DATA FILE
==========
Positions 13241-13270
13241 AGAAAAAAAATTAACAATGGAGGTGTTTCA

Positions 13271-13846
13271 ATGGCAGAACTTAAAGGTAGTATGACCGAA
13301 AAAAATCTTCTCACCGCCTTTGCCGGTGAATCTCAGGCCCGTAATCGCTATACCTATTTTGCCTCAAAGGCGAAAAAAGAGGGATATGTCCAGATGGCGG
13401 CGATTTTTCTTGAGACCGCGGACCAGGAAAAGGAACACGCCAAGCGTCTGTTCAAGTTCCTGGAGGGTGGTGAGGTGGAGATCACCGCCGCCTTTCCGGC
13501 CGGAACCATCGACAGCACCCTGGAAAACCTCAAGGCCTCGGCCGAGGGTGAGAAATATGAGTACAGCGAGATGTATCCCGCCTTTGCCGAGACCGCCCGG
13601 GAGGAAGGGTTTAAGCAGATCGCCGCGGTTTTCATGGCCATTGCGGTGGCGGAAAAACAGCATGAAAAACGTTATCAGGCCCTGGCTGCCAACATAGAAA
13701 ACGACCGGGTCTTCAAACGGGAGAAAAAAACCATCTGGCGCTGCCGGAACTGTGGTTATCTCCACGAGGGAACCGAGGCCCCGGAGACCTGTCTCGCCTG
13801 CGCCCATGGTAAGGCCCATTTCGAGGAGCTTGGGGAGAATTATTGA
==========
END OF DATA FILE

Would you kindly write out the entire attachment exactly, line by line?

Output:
Positions 13241-13270
13241 AGAAAAAAAATTAACAATGGAGGTGTTTCA

Positions 13271-13846
13271 ATGGCAGAACTTAAAGGTAGTATGACCGAA
13301 AAAAATCTTCTCACCGCCTTTGCCGGTGAATCTCAGGCCCGTAATCGCTATACCTATTTTGCCTCAAAGGCGAAAAAAGAGGGATATGTCCAGATGGCGG
13401 CGATTTTTCTTGAGACCGCGGACCAGGAAAAGGAACACGCCAAGCGTCTGTTCAAGTTCCTGGAGGGTGGTGAGGTGGAGATCACCGCCGCCTTTCCGGC
13501 CGGAACCATCGACAGCACCCTGGAAAACCTCAAGGCCTCGGCCGAGGGTGAGAAATATGAGTACAGCGAGATGTATCCCGCCTTTGCCGAGACCGCCCGG
13601 GAGGAAGGGTTTAAGCAGATCGCCGCGGTTTTCATGGCCATTGCGGTGGCGGAAAAACAGCATGAAAAACGTTATCAGGCCCTGGCTGCCAACATAGAAA
13701 ACGACCGGGTCTTCAAACGGGAGAAAAAAACCATCTGGCGCTGCCGGAACTGTGGTTATCTCCACGAGGGAACCGAGGCCCCGGAGACCTGTCTCGCCTG
13801 CGCCCATGGTAAGGCCCATTTCGAGGAGCTTGGGGAGAATTATTGA